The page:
What’s wrong with a little memory work anyway? In past decades, a requirement of learning English in Canadian elementary schools was a certain amount of memory work. It usually was in the form of poetry. One would be asked to choose a poem and commit it to memory; the teacher would dutifully record the number of lines memorized in her special record book. There was normally a prize for the person with the most lines memorized at the end of each term. It seems to me that a certain amount of rote memory exercise is helpful to the learning process. We are, after all, still tested for some exams on our ability to recall thoughts and ideas. But poetry gives the memory experience a whole other dimension. Webster’s defines poetry as “an imaginative awareness of experience, expressed through sounds and rhythmic language” – or – “an artistic representation of what it feels like to experience the emotions of a human being”. Robert Frost once wrote, A poem begins with a lump in the throat. Something would be missing in my everyday life if I could not call to mind a few lines of poetry, memorized long ago, when I find myself in certain situations.
While walking in woods on a summer’s day, to recall the words of Joyce Kilmer’s poem ‘Trees’ seems most uplifting. Here is an excerpt. I think that I shall never see A poem lovely as a tree A tree that may in summer wear A nest of robins in her hair. Or in autumn, while in the meadow with Fergus the Lab, the ability to quote from Wilfred Campbell’s ‘Indian Summer’ adds to the tranquility of the experience. Along the line of smoky hills The crimson forest stands. And all the day the blue jay calls Throughout the autumn lands.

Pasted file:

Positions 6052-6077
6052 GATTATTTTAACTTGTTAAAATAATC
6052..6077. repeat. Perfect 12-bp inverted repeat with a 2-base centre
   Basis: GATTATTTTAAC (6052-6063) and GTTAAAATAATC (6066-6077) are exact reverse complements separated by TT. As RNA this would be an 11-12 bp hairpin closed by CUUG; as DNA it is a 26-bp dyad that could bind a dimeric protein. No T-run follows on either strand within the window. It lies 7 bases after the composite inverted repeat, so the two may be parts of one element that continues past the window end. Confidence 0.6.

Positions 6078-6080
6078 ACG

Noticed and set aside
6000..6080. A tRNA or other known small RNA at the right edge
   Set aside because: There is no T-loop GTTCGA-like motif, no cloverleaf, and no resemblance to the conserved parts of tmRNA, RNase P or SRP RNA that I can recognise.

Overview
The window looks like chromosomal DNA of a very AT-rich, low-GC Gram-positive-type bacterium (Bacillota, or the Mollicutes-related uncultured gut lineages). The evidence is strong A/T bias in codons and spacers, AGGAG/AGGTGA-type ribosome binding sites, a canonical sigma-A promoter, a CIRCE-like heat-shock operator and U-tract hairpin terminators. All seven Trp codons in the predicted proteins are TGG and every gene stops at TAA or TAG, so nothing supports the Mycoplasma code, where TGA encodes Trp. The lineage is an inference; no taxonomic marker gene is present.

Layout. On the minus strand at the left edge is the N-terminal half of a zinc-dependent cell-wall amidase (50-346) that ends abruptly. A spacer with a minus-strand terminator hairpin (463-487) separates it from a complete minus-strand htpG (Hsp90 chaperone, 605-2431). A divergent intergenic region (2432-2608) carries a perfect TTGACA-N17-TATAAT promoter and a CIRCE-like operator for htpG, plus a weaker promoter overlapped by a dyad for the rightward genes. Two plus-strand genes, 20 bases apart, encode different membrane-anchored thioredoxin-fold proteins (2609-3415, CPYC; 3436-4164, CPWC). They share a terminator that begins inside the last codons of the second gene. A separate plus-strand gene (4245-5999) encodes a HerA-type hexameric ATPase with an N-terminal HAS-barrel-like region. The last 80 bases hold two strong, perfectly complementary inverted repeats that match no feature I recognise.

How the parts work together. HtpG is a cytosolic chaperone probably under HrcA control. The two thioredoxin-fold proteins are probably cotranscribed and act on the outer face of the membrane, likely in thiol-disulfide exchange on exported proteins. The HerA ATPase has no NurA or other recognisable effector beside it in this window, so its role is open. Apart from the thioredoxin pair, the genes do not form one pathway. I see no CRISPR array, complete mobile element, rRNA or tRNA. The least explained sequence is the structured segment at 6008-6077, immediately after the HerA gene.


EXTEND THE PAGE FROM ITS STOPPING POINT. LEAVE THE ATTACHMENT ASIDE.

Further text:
In the depths of winter, I call upon the words of Robert Frost’s ‘Stopping by Woods on a Snowy Evening’ to enhance the sensory experience of silent snow. Whose woods these are I think I know, His house is in the village though. He will not see me stopping here To watch his woods fill up with snow.
The foregoing excerpts are only a few of the poems that often come to mind. Even to be able to quote a bit of Shakespeare when words of wisdom are needed can be fun. Lines like “Something is rotten in the State of Denmark” (Hamlet), “Brevity is the soul of wit” (Hamlet), or “Smooth runs the water where the brook is deep” (Henry IV), bring metaphorical depth to certain situations.
On the very day my father passed on to eternity, Dad and I were able to recite together our favourite lyric by Robert Frost, ‘The Pasture’. It is a moment in time I will forever cherish. I was thankful that he had instilled in me the desire to both read, appreciate, and to memorize so many wonderful poems. Our sons have been raised to be lifelong learners and have caught the same bug of using quotes in many situations. Our younger son, Andrew, recently took it to another level while he was outside on a very snowy day in early January. He carefully observed the behaviour of a white-breasted nuthatch for several minutes and subsequently found himself inspired to create the following poem that captures a beautiful snapshot of the little bird.
The Nuthatch By Andrew Appleton
Oh little Nuthatch, upon the tree His feathery throat ruffled by the breeze. A proud pointed tail and little black hood. With a slate grey back like the Maple tree’s wood. His upside’s his downside. While on the tree-side’s lea side He sits inverted and safe From the wintery wind.
For what he awaits I’m not quite sure. But the winter is sweet And his heart is pure.
Recalling and creating poetry can definitely be ‘food for the soul’.